400 olim [immigrants] from Ethiopia landed at Ben Gurion Airport last week. The government has branded their aliyah with the name Tzur Israel and aims to allow 2,000 Ethiopian Jews currently waiting in camps in the Ethiopian cities Addis Ababa and Gondar to make aliyah to Israel. The original announcement stated that 500 olim would arrive, later attributing the reduction to difficulties at the airport in Addis Ababa.
Due to coronavirus-mandated quarantine, Israeli families of the new immigrants will have to wait until after the isolation period to see their loved ones. The olim will quarantine in Beit She'an in accordance with Israeli coronavirus laws. Some family members were left disappointed by inadequate government communication of the restrictions.
Tadasa Wanda, 23, from Jaffa, who immigrated to Israel from Gondar with his parents and some of his brothers eight years ago, waited at the airport on Thursday morning, expecting to see his older sister and cousin when they landed. “We're really excited,” he said. “I don’t understand why they didn’t let us see her. No one told us not to come.”
The Ministry of Immigration and Absorption commented in response to complaints: “We would have liked it to be different, but the coronavirus means we must follow certain rules. In accordance with the guidelines of the Ministry of Health, the immigrants went into quarantine as soon as they landed.”
There are estimated to be about 7,800 Ethiopian Jews still waiting to make aliyah, mostly concentrated in Addis Ababa and Gondar. The community has encountered difficulty making aliyah due to disputes over the veracity of their Jewish roots and their eligibility to certain rights under the right of return. Over the years, voices from within the rabbinate, the Israeli government, and even the originally-established Ethiopian Jewish community in Israel, have raised concerns that the remaining Ethiopian Jews, most of whom converted to Christianity by force during the 18th and 19th centuries, are not “real Jews” but rather Christians seeking to escape poverty in Ethiopia.
It should be noted that similar concerns were raised regarding Jews from the former Soviet Union, but they were mostly allowed to make aliyah.
Over the years, thousands of community members have left their rural homes and livelihoods for crowded transit camps, while their immigration paperwork stalled in the face of the controversy. The government decided in 1997 to allow 4,000 members of the community to make aliyah after which, in 1998, they announced that the Ethiopian aliyah was “completed.”
Meanwhile in reality community members continued to arrive at the transit camps seeking to make aliyah. Many of those still waiting have family members already in Israel. In 2015 the government again promised to bring all of those currently waiting in camps to Israel, but that promise has been largely neglected until now.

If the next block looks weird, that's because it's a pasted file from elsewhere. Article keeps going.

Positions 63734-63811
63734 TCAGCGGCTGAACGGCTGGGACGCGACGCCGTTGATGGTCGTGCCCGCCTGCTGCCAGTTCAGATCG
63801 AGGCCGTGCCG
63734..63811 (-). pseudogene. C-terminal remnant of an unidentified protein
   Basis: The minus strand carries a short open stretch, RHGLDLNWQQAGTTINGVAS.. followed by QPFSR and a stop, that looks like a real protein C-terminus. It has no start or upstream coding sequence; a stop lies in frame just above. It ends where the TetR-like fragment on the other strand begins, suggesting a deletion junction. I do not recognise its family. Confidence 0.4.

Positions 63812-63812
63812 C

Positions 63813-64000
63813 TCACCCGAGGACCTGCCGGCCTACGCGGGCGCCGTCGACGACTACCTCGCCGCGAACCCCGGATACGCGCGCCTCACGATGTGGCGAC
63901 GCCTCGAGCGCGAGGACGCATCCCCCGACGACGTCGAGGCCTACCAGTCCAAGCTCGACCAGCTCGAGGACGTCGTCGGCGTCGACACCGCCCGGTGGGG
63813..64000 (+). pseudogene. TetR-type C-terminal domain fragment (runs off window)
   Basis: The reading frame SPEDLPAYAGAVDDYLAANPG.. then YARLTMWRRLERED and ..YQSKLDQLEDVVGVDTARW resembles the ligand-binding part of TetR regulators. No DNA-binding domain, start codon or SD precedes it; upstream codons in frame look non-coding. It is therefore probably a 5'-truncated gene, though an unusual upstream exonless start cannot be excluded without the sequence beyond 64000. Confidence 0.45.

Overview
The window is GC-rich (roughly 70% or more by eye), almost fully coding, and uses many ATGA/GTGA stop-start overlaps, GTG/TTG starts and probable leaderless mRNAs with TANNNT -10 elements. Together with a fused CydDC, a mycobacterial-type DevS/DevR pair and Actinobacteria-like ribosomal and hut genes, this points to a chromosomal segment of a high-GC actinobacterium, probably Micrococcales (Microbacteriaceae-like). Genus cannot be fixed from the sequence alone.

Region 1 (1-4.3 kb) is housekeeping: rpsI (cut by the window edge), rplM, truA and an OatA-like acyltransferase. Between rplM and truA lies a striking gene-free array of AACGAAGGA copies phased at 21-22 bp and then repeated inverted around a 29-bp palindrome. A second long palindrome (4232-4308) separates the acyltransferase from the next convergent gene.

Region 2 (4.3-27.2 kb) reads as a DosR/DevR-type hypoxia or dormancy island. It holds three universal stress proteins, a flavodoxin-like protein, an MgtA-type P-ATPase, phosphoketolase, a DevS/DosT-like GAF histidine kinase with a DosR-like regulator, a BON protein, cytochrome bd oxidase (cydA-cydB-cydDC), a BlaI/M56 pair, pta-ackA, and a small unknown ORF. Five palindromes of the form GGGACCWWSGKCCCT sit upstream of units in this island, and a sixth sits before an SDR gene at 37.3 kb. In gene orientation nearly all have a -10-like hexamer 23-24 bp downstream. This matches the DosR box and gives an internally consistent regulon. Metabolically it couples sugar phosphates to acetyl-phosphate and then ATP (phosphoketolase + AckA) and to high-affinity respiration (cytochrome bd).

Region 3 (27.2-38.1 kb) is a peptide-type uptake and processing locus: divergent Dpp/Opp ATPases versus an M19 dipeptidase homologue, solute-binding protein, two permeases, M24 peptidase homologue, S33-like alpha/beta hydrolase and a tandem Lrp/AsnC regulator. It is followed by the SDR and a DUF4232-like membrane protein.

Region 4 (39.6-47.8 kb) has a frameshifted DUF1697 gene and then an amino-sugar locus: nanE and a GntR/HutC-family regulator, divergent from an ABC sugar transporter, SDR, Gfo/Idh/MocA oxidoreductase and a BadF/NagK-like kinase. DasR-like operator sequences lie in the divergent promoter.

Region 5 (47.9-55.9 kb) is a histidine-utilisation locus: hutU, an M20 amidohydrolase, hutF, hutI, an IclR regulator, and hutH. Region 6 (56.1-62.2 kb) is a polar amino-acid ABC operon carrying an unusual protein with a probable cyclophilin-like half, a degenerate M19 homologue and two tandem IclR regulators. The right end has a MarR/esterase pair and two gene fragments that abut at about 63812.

Community activists in Israel maintain that members of the community were forced to convert and that their ancestry is unequivocally Jewish. They further maintain that the community’s rightful place is with the Jewish people in Israel. Their right to make aliyah has become a central demand of community activists.
“The great joy for the reunited families is mixed with sadness for those left behind," said the leaders of the Headquarters of the Struggle for the Aliyah of Ethiopian Jews, a protest movement aimed at pressuring the government to assist Ethiopian Jews in making aliyah.”We must not forget our brothers who remain in Ethiopia. The Israeli government must act as soon as possible to implement the decision it made in 2015. If not, we will protest,” they said.
Dr. Avraham Ngusa, a former Likud MK who accompanied the olim from Ethiopia, called on the government to act quickly to bring the remaining Jews from Ethiopia. “This is an emergency,” he said, referring to the recent outbreak of war in Ethiopia, which has the potential to endanger the lives of Jews waiting in the camps. “The State of Israel has been home for every Jew, especially in an emergency. I call on the government to stop talking and bring everyone,” he said.
Though the Israeli government resolved in October 2019 to execute the neglected 2015 decision that all Ethiopian Jews waiting to make aliyah through the end of 2020 would be allowed to immigrate, the arrival last week marked the first aliyah of its size since 2013.
The arrival attracted widespread political attention.
At a ceremony held at Ben Gurion Airport to welcome the new immigrants, Prime Minister Benjamin Netanyahu said, “I can’t remember the last time I was so moved like I am now, by this pure expression of our Zionist values.” He also promised to promote the return of Avra Mengistu, an Ethiopian Israeli man who has been in captivity in Gaza since 2014 and on whose behalf Ethiopian-Israeli activists have protested and accused the government of neglect.
Deputy Prime Minister and Defense Minister Benny Gantz recounted the story of thousands of Ethiopian olim who made their way to Israel during the 1980s and 1990s. “We must learn our lesson and make sure that the absorption process is better than before,” he said, alluding to issues Ethiopian Jews have faced upon integration into Israeli society, including racial discrimination and police brutality.
Pnina Tamano-Shata, the Minister of Immigration and Absorption and the first Ethiopian-Israeli in the role, traveled to Ethiopia and returned to Israel on the aliyah flight. She acknowledged the complexity of the plight of community members remaining in transit camps. “It is difficult to describe in words the pain that exists alongside the hope of the people there, who saw me as a representative of the Israeli government,” she said. “I promised them that we would not turn our backs on them. This is just the beginning.”